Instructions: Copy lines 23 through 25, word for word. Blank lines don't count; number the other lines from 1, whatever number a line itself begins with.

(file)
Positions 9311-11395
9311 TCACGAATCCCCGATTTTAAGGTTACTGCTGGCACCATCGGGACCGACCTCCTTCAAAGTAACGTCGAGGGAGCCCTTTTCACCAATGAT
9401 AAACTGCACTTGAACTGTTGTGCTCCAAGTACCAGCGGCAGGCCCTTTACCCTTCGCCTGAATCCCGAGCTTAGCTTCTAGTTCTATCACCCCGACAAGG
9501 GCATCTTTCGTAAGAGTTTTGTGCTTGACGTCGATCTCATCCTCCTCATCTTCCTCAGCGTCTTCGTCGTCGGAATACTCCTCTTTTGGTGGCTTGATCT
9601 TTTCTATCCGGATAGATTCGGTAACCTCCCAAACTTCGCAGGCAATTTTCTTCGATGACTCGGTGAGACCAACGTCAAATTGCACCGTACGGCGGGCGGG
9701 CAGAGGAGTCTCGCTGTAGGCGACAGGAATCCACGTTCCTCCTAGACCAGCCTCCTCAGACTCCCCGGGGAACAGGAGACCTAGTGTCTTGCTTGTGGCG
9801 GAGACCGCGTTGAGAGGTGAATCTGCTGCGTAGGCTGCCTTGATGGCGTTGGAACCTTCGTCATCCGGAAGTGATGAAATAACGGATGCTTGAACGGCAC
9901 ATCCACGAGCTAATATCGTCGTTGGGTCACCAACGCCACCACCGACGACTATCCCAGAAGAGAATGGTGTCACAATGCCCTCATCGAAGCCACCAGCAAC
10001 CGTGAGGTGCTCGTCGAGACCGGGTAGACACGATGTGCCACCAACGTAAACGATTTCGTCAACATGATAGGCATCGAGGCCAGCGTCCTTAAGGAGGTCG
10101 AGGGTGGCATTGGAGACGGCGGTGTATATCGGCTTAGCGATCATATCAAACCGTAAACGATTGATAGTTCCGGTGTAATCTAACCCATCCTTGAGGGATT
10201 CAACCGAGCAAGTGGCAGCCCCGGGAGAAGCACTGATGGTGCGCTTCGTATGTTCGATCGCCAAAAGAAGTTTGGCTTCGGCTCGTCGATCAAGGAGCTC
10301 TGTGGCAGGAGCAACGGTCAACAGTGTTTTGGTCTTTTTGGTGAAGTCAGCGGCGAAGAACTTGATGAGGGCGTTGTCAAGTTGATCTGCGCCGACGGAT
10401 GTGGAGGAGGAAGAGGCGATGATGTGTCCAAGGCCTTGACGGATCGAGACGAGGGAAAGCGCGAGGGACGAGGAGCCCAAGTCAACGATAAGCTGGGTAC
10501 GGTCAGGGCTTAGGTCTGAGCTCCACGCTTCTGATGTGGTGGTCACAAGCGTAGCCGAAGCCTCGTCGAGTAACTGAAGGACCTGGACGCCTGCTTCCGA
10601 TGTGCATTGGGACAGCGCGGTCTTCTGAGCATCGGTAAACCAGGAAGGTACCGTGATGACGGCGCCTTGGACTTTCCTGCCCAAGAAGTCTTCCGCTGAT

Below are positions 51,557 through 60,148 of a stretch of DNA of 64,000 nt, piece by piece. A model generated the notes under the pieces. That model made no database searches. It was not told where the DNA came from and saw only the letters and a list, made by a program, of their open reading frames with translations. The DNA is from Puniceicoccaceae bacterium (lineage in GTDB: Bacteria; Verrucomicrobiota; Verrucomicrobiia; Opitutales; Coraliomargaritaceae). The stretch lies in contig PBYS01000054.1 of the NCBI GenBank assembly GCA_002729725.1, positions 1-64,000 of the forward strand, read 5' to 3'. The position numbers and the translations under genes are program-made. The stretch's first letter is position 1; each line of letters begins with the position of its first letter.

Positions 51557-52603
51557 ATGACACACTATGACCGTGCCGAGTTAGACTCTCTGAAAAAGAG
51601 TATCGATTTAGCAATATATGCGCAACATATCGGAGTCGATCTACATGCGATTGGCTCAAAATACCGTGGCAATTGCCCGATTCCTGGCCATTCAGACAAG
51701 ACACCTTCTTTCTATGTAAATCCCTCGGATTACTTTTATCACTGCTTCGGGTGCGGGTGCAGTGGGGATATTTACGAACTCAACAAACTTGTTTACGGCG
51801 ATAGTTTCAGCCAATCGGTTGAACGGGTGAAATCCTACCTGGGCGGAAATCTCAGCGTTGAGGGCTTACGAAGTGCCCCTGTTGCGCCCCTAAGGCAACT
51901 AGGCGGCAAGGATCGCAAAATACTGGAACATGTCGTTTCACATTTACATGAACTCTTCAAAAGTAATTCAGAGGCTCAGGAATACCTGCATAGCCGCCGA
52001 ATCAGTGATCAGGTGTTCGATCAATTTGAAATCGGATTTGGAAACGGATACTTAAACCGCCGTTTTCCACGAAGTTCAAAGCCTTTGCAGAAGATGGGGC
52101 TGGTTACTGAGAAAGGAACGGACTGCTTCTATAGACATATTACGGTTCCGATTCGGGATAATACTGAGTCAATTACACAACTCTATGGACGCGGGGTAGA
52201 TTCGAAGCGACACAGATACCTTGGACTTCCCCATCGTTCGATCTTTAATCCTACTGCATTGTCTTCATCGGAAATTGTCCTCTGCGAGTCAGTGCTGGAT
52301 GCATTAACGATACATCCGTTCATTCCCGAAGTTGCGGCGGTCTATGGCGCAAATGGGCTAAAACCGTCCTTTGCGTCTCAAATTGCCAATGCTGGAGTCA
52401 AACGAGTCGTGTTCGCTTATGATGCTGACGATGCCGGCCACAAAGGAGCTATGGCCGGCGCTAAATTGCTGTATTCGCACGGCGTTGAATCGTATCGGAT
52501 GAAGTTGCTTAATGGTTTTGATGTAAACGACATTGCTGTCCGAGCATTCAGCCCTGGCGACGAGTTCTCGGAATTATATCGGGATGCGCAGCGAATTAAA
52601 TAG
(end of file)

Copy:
52001 ATCAGTGATCAGGTGTTCGATCAATTTGAAATCGGATTTGGAAACGGATACTTAAACCGCCGTTTTCCACGAAGTTCAAAGCCTTTGCAGAAGATGGGGC
52101 TGGTTACTGAGAAAGGAACGGACTGCTTCTATAGACATATTACGGTTCCGATTCGGGATAATACTGAGTCAATTACACAACTCTATGGACGCGGGGTAGA
52201 TTCGAAGCGACACAGATACCTTGGACTTCCCCATCGTTCGATCTTTAATCCTACTGCATTGTCTTCATCGGAAATTGTCCTCTGCGAGTCAGTGCTGGAT